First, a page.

Hajibeyov wanted to test my innate ability in music. So he played some notes on the piano and I sang them back to him. Then Hajibeyov told me to come back in two weeks and he would try to figure out what to do.
I didn't get up to leave and Hajibeyov asked me where I was staying. I explained that I had just come from the railway station. "I don't know where to go from here," I told him.
Hajibeyov was very kind. He handed me some money, but seeing me redden, he said, "Don't be embarrassed. Take it. I'll help you, don't worry." So I took the money and he organized a room for me at the school's dormitory.
Two weeks later I returned as he had requested and saw a long line of young people waiting to be tested. When my turn came, I went inside and after passing the test, Hajibeyov offered that I should study violin.
But I told him that I already knew how to play the tar, but simply that I didn't have one with me. Then one of the other boys lent me a tar so I could demonstrate how I played. Hajibeyov recognized my passion for the instrument and I was enrolled in tar classes with Said Rustamov, who was performing tar in the National Orchestra at that time. I even received a scholarship.
Several years later, in 1935, Hajibeyov came to me and offered me a chance to play tar in his opera "Koroghlu" (Son of a Blind Man). The opera turned out to be successful. In 1938, we performed at Azerbaijan's Cultural Festival held in Moscow at the Bolshoi. Stalin liked our performances and even came to see "Koroghlu" and "Arshin Mal Alan" (The Cloth Peddler) two times.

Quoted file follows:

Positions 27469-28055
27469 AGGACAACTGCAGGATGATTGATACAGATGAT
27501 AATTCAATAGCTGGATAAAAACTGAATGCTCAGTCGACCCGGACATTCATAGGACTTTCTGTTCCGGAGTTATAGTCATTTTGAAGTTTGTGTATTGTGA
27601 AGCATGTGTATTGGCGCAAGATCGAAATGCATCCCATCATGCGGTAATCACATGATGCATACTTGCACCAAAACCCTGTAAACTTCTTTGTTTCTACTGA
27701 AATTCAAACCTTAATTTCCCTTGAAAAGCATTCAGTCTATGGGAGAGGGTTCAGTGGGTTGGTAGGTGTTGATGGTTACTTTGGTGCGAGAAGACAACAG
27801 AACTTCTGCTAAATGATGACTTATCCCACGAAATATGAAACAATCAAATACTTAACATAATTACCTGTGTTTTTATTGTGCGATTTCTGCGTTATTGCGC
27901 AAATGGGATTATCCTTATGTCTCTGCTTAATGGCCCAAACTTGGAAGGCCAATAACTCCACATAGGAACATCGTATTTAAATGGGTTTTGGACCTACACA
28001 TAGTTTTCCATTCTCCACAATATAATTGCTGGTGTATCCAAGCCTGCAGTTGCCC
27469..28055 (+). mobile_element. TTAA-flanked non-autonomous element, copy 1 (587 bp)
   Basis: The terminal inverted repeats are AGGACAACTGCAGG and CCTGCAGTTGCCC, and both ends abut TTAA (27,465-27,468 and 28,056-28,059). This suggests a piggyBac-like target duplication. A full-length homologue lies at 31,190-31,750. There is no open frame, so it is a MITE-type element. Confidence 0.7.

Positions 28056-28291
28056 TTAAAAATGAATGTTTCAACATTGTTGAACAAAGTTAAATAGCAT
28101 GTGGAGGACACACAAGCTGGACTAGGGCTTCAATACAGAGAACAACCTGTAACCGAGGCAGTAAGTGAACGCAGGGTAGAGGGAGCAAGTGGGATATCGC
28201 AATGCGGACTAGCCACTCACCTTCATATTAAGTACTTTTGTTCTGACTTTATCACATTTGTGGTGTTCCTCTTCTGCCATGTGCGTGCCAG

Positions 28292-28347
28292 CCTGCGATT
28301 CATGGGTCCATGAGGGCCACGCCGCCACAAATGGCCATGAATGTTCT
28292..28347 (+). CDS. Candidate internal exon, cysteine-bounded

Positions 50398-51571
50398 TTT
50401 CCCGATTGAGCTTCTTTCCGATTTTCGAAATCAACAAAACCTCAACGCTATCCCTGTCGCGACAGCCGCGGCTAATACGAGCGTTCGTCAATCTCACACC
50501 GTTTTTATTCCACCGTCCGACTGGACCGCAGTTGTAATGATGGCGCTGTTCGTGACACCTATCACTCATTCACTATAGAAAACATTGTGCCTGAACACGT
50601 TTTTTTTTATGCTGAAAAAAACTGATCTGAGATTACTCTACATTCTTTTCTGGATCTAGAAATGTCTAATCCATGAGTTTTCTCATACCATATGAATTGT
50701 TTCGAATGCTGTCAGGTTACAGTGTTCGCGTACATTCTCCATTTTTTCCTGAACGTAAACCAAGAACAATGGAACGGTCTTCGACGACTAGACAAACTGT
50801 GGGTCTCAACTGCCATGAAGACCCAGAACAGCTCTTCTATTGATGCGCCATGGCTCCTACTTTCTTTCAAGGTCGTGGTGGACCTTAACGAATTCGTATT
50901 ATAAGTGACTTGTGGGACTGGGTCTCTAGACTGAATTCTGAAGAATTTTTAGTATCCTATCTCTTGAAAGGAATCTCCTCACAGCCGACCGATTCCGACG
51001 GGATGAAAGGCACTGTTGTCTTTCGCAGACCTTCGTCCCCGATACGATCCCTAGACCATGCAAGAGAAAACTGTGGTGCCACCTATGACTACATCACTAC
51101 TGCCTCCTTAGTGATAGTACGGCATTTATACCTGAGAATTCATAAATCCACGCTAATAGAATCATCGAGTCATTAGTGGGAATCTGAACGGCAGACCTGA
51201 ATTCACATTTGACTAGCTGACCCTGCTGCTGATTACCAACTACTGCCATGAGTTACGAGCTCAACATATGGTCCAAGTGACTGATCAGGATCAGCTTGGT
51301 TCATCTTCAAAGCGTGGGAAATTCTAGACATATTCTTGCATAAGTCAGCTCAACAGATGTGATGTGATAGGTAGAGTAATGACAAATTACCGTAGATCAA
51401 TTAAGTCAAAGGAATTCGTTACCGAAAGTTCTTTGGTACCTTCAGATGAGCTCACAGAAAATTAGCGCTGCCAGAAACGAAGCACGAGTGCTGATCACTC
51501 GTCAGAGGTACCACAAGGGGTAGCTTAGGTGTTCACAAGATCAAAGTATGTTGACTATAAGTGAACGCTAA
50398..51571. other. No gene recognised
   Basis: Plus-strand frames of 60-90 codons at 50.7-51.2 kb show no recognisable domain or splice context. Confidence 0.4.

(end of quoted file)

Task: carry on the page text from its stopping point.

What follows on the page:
When World War II broke out in 1941, Hajibeyov realized that most of his talented students would be drafted and sent to the front. For example, Fikrat Amirov, a student at the Conservatory who later went on to become a distinguished composer, did get called up and soon was severely wounded and had to come back to Baku to recover. Hajibeyov tried hard to keep us at the Conservatory so he organized a special program for composing patriotic war marches figuring that his students wouldn't be sent to war if he could prove their usefulness as composers for the war effort. If Hajibeyov hadn't done this, we might not have had such great composers in Azerbaijan.
In 1942, I composed my first song, "Gozal Pari" (Beautiful Fairy). Of course, I first showed it to Hajibeyov. I was so happy that he liked it. The song was performed at the Festival of Transcaucasus held in Georgia that same year.
In 1944 we went to Tabriz to perform. While there, Hajibeyov decided to establish a Philharmonic orchestra. So in 1946, when it was ready, I was appointed as artistic leader and Ali Tuda was its director. Hajibeyov died a few years later, in 1948.